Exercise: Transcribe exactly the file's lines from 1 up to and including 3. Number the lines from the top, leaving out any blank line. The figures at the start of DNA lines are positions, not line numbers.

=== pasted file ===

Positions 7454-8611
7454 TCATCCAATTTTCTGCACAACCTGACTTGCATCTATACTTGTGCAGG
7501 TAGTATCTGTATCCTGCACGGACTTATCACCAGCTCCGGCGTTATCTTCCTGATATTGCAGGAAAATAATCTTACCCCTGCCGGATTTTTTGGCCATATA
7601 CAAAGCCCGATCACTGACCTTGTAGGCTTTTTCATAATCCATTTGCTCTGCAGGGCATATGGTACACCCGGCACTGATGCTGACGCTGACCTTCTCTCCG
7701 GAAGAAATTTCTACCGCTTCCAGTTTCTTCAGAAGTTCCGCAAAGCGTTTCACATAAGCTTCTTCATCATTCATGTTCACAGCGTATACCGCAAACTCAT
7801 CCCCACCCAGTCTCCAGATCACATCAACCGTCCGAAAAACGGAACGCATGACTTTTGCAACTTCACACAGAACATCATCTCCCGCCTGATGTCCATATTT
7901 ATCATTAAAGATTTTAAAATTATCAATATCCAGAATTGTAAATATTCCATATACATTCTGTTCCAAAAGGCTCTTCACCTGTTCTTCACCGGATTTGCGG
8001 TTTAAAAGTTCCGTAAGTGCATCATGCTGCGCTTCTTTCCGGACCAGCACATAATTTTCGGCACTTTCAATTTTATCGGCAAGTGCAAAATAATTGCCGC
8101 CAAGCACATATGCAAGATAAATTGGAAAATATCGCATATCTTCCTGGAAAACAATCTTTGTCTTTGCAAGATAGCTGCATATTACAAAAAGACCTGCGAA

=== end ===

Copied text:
Positions 7454-8611
7454 TCATCCAATTTTCTGCACAACCTGACTTGCATCTATACTTGTGCAGG
7501 TAGTATCTGTATCCTGCACGGACTTATCACCAGCTCCGGCGTTATCTTCCTGATATTGCAGGAAAATAATCTTACCCCTGCCGGATTTTTTGGCCATATA